COVID-19 Restaurant Survival Guide

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COVID-19 Restaurant Survival Guide

by on March 29, 2020
COVID-19 Restaurant Survival Guide

We hope this COVID-19 Restaurant Survival Guide will spark some ideas for how you can pivot your restaurant in the wake of COVID-19. Restaurants are in full survival mode. Most are working hard to pivot and to try and find their market. Establishments that relied heavily on dine-in operations are faced with completely changing the way they do business or simply closing their doors and waiting out the crisis. Others that have already embraced drive-thru or delivery are getting by. So, what can restaurants do if want to stay open, but their current model isn’t sustainable?

7 Steps for Your COVID-19 Restaurant Survival Guide

  1. Create a park-in operation. Do you have a parking lot? If so, use it to serve your customers. The parking spaces can act just like tables in the restaurant. You can serve customers without them leaving their cars. Tech companies such as One Dine (onedine.com) can help you set it up so customers can use their phones to place and pay for orders. This limits contact and allows your guests to feel safe in their own cars.
  2. Set up a virtual drive-thru. If you don’t have a parking lot to utilize, set up a virtual drive thru. Pop up a tent and place someone to take orders right on the front curb.
  3. Expand delivery. If you didn’t embrace the third-party delivery boom you can still do delivery. Use your existing work force that may not be able to serve guests in the restaurant to deliver food to guests in their homes.
  4. Package food for bulk or family-size portions. Even though most people are staying home, they still need to eat, and they probably don’t want to fight for food at the grocery store. Provide options that allow for the food to last such as delivering it cold. Include directions for proper cold storage and the final cooking step. That way they can only heat up what they need.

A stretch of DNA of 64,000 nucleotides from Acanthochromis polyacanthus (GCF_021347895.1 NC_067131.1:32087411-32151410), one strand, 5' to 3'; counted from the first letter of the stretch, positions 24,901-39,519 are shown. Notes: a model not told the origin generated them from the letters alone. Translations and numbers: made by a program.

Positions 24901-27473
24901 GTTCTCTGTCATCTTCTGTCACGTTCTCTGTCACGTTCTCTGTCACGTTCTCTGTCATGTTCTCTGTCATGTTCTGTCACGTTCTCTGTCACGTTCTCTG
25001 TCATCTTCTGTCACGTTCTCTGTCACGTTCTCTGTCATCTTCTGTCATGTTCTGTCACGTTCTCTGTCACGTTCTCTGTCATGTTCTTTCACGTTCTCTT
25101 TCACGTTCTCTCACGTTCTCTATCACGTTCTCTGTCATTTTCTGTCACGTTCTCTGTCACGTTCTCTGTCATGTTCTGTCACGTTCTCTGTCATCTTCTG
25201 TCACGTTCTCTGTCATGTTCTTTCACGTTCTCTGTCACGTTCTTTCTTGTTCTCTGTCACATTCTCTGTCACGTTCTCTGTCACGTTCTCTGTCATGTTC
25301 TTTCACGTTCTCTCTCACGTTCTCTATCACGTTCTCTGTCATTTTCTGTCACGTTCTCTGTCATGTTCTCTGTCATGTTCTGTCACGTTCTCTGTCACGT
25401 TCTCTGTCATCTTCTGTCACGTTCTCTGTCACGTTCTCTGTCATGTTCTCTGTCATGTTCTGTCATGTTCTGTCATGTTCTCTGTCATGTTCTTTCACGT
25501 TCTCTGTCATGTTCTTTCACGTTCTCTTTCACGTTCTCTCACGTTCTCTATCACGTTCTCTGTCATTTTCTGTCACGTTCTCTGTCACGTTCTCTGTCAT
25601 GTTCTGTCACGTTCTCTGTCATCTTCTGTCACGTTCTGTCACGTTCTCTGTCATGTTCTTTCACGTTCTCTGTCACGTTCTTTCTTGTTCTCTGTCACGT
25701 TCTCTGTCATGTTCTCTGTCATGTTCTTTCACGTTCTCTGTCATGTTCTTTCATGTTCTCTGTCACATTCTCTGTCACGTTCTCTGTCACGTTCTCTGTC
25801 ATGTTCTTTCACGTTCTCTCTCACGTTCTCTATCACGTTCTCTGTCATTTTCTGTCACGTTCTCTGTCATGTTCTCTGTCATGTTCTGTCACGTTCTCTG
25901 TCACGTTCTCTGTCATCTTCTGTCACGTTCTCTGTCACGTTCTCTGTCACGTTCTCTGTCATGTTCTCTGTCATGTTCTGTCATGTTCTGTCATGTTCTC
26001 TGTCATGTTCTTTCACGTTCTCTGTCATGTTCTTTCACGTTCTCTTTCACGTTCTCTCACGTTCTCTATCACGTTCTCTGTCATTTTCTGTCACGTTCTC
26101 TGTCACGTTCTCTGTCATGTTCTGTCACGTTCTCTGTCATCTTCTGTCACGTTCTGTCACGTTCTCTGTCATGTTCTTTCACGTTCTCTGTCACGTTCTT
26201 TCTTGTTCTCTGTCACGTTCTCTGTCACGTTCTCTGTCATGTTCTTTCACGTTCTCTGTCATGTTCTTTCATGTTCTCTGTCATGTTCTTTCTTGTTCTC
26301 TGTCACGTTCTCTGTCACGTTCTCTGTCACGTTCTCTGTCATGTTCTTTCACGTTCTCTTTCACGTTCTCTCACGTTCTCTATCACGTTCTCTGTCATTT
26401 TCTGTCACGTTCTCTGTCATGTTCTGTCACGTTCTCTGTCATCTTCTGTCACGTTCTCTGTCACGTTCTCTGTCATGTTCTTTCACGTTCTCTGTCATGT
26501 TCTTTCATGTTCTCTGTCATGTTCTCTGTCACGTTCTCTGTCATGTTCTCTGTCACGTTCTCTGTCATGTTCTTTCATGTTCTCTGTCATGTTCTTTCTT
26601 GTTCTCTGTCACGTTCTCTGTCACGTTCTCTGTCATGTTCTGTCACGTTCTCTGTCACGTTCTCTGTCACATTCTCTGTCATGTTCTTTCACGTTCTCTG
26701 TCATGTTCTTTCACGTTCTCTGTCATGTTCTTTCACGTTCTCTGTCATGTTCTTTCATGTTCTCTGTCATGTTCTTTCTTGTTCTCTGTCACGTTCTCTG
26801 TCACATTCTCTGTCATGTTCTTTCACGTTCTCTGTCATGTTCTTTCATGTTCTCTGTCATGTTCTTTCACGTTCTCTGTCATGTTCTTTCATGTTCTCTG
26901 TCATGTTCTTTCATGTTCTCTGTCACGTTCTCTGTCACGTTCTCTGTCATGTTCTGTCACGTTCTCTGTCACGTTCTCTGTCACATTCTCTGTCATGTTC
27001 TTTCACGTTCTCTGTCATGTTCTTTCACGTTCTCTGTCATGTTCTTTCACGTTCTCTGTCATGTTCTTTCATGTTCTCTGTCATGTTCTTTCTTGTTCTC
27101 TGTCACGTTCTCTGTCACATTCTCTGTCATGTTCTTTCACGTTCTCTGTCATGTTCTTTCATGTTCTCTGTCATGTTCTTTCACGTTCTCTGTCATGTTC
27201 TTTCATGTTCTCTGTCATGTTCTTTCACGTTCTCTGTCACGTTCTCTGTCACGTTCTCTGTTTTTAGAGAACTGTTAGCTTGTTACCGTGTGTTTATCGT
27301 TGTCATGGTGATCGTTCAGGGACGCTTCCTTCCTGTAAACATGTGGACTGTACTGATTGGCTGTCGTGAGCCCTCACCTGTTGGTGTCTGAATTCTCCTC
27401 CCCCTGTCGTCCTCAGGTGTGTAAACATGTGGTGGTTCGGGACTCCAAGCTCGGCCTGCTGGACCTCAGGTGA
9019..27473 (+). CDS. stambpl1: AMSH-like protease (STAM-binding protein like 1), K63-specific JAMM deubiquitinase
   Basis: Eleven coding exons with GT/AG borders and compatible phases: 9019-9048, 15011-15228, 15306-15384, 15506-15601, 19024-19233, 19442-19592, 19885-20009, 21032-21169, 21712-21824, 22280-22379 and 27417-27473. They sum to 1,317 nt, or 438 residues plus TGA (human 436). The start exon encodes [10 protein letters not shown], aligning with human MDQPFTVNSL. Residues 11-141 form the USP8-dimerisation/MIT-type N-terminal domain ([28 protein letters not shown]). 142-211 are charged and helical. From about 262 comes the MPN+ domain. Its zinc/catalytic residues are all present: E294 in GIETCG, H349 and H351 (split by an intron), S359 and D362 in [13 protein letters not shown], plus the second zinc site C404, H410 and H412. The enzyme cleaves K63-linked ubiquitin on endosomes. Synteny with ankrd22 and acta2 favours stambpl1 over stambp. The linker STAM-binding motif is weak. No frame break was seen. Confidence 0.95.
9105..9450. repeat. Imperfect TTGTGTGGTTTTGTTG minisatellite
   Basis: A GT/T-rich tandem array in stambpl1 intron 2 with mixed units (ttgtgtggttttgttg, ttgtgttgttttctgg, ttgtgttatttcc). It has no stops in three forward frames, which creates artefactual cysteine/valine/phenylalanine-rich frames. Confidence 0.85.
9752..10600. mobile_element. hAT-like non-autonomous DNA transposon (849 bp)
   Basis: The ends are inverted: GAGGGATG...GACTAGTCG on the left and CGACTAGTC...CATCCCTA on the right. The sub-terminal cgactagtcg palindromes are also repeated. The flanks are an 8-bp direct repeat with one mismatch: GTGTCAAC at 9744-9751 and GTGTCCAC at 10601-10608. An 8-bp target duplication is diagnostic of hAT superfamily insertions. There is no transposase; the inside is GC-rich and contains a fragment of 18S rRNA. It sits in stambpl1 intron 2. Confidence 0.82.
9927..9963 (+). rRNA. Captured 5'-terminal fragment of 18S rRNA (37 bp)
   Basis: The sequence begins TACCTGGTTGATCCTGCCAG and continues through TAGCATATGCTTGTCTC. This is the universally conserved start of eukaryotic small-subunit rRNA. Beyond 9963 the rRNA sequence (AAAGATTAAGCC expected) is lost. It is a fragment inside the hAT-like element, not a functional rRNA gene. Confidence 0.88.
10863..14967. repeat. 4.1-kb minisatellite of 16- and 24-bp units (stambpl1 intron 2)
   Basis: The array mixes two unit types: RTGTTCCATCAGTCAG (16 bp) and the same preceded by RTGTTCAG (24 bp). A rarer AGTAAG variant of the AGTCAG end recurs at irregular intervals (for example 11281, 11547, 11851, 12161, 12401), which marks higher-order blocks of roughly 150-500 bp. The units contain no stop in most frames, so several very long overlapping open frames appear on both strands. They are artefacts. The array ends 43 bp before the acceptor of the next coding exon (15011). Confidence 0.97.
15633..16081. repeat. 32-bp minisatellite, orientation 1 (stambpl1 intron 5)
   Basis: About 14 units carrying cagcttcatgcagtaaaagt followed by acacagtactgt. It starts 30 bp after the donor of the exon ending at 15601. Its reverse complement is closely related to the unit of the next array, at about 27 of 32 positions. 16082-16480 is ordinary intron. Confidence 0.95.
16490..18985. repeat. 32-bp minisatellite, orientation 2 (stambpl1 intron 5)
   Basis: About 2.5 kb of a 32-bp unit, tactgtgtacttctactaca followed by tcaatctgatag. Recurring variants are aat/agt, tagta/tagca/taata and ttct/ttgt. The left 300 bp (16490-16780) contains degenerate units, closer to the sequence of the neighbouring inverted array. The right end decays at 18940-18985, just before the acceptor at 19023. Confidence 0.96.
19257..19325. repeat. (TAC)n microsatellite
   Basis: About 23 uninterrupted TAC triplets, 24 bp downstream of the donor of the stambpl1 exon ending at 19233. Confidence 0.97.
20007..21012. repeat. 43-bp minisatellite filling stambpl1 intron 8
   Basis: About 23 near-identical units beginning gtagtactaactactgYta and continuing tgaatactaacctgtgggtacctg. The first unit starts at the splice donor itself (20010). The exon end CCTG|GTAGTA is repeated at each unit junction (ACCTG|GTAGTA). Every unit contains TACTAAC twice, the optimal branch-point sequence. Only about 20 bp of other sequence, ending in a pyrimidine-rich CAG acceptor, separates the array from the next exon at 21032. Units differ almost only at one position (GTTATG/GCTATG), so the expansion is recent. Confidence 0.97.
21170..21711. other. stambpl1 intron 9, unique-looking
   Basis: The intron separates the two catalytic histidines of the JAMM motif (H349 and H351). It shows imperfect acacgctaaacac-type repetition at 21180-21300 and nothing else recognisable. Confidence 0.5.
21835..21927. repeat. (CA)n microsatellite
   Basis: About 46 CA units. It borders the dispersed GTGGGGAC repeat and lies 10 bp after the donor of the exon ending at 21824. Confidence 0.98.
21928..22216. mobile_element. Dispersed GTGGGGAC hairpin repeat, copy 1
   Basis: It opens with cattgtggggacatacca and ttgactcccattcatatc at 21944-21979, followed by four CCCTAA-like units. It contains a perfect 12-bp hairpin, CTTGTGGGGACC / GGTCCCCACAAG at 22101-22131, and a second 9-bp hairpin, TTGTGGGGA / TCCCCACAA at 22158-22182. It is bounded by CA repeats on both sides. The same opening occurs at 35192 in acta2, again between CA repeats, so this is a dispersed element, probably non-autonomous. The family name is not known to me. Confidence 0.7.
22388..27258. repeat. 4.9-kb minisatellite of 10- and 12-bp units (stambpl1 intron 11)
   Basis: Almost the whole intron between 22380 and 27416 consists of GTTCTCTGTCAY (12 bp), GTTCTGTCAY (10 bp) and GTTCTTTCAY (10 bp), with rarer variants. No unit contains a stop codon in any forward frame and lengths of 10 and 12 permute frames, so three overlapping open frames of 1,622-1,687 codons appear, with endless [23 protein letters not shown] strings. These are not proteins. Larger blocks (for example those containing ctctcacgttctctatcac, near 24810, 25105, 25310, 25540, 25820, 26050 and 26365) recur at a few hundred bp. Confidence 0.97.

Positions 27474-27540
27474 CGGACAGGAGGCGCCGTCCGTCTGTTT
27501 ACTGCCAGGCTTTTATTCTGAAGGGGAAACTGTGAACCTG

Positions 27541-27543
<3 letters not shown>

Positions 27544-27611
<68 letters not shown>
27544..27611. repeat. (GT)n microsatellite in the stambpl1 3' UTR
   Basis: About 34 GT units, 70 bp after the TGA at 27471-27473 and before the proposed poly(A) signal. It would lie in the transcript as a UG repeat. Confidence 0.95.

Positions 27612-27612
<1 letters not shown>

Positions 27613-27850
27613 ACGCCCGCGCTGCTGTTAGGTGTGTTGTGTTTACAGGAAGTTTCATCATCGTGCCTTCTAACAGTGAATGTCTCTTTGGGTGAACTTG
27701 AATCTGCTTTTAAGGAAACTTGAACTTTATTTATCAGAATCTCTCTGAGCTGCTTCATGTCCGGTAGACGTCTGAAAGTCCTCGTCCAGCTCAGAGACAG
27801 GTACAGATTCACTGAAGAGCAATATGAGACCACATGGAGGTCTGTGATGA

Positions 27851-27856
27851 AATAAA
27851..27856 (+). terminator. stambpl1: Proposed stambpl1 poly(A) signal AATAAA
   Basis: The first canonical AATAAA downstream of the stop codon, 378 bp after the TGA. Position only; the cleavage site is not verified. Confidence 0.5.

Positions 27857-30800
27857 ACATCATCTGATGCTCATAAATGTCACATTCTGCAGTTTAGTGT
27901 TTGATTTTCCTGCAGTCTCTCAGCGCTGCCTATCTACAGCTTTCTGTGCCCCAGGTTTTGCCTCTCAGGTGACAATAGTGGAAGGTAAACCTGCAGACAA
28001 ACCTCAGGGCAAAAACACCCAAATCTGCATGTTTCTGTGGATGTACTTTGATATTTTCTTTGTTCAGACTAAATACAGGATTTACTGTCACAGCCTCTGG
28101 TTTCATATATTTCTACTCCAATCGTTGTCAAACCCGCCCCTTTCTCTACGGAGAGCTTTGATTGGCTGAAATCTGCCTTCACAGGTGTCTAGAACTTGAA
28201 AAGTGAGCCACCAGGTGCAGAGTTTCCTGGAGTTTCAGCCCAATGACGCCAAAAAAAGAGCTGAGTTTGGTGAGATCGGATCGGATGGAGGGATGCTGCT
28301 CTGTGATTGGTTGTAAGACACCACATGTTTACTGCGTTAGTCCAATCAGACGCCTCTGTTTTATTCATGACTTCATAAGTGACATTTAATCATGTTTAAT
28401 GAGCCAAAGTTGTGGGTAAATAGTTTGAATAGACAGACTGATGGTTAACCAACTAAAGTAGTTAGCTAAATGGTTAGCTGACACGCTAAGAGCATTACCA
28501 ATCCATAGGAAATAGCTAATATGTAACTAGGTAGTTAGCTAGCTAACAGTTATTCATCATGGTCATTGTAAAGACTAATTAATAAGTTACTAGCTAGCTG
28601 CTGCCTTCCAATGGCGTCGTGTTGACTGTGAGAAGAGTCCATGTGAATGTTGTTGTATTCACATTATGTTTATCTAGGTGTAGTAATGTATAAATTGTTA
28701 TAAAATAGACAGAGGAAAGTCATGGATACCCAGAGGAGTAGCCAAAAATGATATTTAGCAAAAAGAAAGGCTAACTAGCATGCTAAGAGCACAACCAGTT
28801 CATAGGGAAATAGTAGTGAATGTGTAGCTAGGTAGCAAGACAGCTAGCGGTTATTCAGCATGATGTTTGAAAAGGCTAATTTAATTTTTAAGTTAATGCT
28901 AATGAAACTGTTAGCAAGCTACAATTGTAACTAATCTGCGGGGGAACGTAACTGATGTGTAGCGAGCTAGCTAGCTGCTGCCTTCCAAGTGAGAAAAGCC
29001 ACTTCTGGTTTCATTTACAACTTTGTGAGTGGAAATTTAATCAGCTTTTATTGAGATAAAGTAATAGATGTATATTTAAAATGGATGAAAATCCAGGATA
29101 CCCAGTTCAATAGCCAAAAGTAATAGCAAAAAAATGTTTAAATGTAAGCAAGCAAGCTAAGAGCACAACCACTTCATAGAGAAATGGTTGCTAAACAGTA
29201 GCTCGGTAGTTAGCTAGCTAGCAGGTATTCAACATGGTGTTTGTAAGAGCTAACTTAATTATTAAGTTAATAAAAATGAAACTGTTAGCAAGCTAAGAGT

5. Use social media. Your customers are out there at home and online. This is an opportunity to engage with a whole new audience. People that normally wouldn’t come to your restaurant might be enticed to try your food now. Also, what about the loyal customers that you already have. Reach out to them with your meal options and with online ordering and payment methods.
  6. Educate your customers. Create a flyer to put in every order letting your customers know all of the things you are doing to keep them safe, such as strict sanitation, employee health, and limited person to person contact policies. You want your customers to feel confident about ordering from you again and again.
  7. Be smart about packaging. When packaging your food, make it tamper-proof as much as possible. Provide a seal that will break when the package is opened and inform the customer not to consume the food if it’s delivered without the seal fully intact.

These are unprecedented times for restaurants. The good news is that it is temporary. These strategies for survival need to probably last a year. Make sure your operations still follow all of the necessary food safety processes and regulations. The last thing you need is foodborne illness on top of an infectious disease outbreak. With proper execution and heightened vigilance, restaurants can weather the storm and come back stronger than ever.

Here are some additional links with more information on COVID-19 and restaurants:

How to Prevent Coronavirus (COVID-19) in Your Restaurant

Restaurant Coronavirus Exposure Plan

PDF Overview: Coronavirus Exposure Plan

COVID-19 Poster (18×24 inches) to print and hang in your restaurant

5 Steps to Wash Your Hands Correctly (PDF)

Dennis Keith on LinkedinDennis Keith on Twitter
Dennis Keith
With more than 25 years in the restaurant industry, Dennis is passionate about helping restaurant professionals improve their businesses, whether it be for food safety, training, sustainability, sourcing new technologies for restaurants or connecting service providers with restaurant operators. You can learn more about Dennis by connecting with him on LinkedIn and Twitter (@fsnfoodsafety and @resprofsp).

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